“The very premise of our adversary system of criminal justice is that partisan advocacy on both sides of a case will best promote the ultimate objective that the guilty be convicted and the innocent go free. In a criminal trial, which is in the end basically a factfinding process, no aspect of such advocacy could be more important than the opportunity finally to marshal the evidence for each side before submission of the case to judgment.
“․ ․ ․
“Some cases may appear to the trial judge to be simple—open and shut—at the close of the evidence. And surely in many such cases a closing argument will, in the words of Mr. Justice Jackson, be ‘likely to leave [a] judge just where it found him.’ But just as surely, there will be cases where closing argument may correct a premature misjudgment and avoid an otherwise erroneous verdict. And there is no certain way for a trial judge to identify accurately which cases these will be, until the judge has heard the closing summation of counsel.” (Footnotes omitted.) (Emphasis added.)
Furthermore, in Herring the United States Supreme Court noted in footnote 15:
“15. The contention has been made that, while a right to make closing argument should be recognized in a jury trial, there is insufficient justification for such a right in the context of a bench trial. This view rests on the premise that a judge, with legal training and experience, will be likely to see the case clearly, rendering argument superfluous, or to recognize that further illumination of the issues would be helpful, in which case he would permit closing argument.
“We find this contention unpersuasive. Judicial training and expertise, however it may enhance judgment, does not render memory or reasoning infallible. Moreover, in one important respect, closing argument may be even more important in a bench trial than in a trial by jury. As Mr. Justice Powell has observed, the ‘collective judgment’ of the jury ‘tends to compensate for individual shortcomings and furnishes some assurance of a reliable decision.’ Powell Jury Trial of Crimes, 23 Wash. & Lee L.Rev. 1, 4 (1966). In contrast, the judge who tries a case presumably will reach his verdict with deliberation and contemplation, but must reach it without the stimulation of opposing viewpoints inherent in the collegial decision-making process of a jury.” (Emphasis added.)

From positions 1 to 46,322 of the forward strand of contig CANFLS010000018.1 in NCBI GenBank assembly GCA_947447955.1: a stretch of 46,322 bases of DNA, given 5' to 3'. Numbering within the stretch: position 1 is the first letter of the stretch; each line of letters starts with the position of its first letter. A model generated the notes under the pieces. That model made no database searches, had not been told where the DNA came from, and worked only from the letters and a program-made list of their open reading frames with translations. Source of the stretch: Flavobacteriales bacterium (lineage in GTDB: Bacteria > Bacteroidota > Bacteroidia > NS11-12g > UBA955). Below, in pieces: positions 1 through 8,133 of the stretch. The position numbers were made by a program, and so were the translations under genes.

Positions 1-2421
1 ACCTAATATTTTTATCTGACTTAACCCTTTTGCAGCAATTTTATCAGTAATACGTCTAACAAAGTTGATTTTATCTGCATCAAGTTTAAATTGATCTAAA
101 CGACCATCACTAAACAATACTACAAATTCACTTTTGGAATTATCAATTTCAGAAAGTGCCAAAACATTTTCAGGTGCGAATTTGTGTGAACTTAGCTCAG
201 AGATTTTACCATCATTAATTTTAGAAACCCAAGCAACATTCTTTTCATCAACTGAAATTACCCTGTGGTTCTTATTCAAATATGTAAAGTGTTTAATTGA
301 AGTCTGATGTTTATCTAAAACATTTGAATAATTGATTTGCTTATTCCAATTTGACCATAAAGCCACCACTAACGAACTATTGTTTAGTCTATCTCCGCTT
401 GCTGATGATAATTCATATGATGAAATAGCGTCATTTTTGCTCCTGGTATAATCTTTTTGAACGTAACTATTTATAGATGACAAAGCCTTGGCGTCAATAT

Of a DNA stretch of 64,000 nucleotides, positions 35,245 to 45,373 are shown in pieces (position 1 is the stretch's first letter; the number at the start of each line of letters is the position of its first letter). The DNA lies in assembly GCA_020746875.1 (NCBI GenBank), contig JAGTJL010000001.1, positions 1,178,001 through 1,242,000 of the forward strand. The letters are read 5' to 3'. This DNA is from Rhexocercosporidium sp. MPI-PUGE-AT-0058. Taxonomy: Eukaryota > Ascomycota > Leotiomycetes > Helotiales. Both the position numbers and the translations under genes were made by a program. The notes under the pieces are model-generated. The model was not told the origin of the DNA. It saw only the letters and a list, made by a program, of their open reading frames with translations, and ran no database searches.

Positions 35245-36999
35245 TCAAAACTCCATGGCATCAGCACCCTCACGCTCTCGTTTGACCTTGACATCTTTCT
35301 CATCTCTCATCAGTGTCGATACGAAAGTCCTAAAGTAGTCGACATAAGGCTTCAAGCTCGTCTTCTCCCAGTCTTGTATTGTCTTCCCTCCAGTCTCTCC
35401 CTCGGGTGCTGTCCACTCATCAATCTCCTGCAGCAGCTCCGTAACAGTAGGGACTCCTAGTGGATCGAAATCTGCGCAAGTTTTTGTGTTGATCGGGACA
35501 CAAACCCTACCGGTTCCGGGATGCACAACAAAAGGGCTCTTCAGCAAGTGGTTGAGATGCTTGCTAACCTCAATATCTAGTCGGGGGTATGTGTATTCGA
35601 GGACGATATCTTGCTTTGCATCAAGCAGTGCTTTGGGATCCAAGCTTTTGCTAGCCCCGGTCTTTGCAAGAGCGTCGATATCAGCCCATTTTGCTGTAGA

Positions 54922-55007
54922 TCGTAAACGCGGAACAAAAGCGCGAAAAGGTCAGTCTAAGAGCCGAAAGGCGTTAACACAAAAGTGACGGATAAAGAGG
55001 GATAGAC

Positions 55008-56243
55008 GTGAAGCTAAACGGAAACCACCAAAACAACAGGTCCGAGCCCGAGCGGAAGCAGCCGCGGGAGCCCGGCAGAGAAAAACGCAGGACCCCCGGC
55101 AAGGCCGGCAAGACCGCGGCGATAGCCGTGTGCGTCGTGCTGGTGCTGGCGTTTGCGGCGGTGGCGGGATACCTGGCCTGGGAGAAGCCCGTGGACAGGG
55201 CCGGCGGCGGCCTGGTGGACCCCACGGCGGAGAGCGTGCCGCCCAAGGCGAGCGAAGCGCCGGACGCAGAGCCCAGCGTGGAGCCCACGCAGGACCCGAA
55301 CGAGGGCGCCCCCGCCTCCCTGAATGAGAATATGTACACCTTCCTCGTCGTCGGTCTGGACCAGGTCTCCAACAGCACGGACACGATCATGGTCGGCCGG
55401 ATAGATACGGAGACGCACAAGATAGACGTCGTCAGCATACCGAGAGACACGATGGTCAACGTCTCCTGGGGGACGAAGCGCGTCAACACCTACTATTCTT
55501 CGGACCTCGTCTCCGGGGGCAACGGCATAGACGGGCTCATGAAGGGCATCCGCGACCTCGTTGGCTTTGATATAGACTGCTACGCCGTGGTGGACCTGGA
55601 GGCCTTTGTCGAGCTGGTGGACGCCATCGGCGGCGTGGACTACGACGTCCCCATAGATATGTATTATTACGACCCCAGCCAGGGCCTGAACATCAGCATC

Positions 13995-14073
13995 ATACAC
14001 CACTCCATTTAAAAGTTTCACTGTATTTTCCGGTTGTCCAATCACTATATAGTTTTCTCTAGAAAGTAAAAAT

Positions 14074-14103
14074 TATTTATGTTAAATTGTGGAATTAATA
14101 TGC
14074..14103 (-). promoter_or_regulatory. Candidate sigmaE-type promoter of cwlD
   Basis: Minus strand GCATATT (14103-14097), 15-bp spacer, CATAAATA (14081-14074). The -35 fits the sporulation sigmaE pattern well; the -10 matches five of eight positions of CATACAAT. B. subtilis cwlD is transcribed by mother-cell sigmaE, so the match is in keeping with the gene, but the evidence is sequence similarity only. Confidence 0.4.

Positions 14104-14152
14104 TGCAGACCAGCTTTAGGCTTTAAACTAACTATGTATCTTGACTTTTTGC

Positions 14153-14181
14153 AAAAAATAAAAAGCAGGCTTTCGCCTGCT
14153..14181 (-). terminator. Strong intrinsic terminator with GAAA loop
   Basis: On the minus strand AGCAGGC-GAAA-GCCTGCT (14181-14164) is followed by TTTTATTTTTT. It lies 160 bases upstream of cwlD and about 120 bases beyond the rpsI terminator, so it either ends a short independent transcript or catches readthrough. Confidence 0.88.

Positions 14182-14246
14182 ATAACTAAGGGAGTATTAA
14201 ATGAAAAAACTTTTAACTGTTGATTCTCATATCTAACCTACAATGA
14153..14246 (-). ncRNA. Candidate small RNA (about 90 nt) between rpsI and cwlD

We hold that the right to counsel includes an opportunity to have counsel make a closing argument no matter (in the words of Yopps, supra ) “however simple, clear, unimpeached and conclusive the evidence may seem” before the judge renders his decision (see Covington v. State, 282 Md. 540, 386 A.2d 336, 340 (Eldridge, J., dissenting) and cases cited; see also Annotation, Prejudicial Effect of Trial Court's Denial, or Equivalent, of Counsel's Right to Argue Case, 38 A.L.R.2d 1396 and extensive citations of pre-Herring cases in Mildner v. Gulotta (E.D.N.Y.1975) 405 F.Supp. 182, 214 (Weinstein, J., dissenting) (affirmed 425 U.S. 901, 96 S.Ct. 1489, 47 L.Ed.2d 751); see also City of Columbus v. Woodrick (1976) 48 Ohio App.2d 274, 357 N.E.2d 58, 60). Of course, the right can be waived.
The record in this case clearly shows that there was a denial of Dougherty's right to have a closing argument before the judge made a determination of guilt or innocence. There was no waiver of that right. In fact, on the record before us Dougherty's counsel had no opportunity to waive such right. We have found no post-Herring case in California which considered this question.
Insofar as the record shows, constitutional error took place in this case. Such an error cannot be cured by the judge withdrawing the finding of guilty and reopening for the purpose of hearing argument after the decision (such as in Swain v. State (Fla.App.1965) 172 So.2d 3, 5, a pre-Herring opinion; People v. Daniels (1977) 51 Ill.App.3d 545, 9 Ill.Dec. 574, 577, 366 N.E.2d 1085, 1088; People v. Moczarney (1978) 65 Ill.App.3d 410, 22 Ill.Dec. 224, 229, 382 N.E.2d 544, 549) or at a motion for new trial (such as People v. Aggie (1940) 37 Cal.App.2d 110, 113–114, 98 P.2d 806–also a pre-Herring opinion). Hearing the matter after a decision by the judge is totally unrealistic. Short of the actual granting of a new trial the error remains. The bell having rung cannot be unrung (see The Rubaiyat of Omar Khayyam, stanza 72).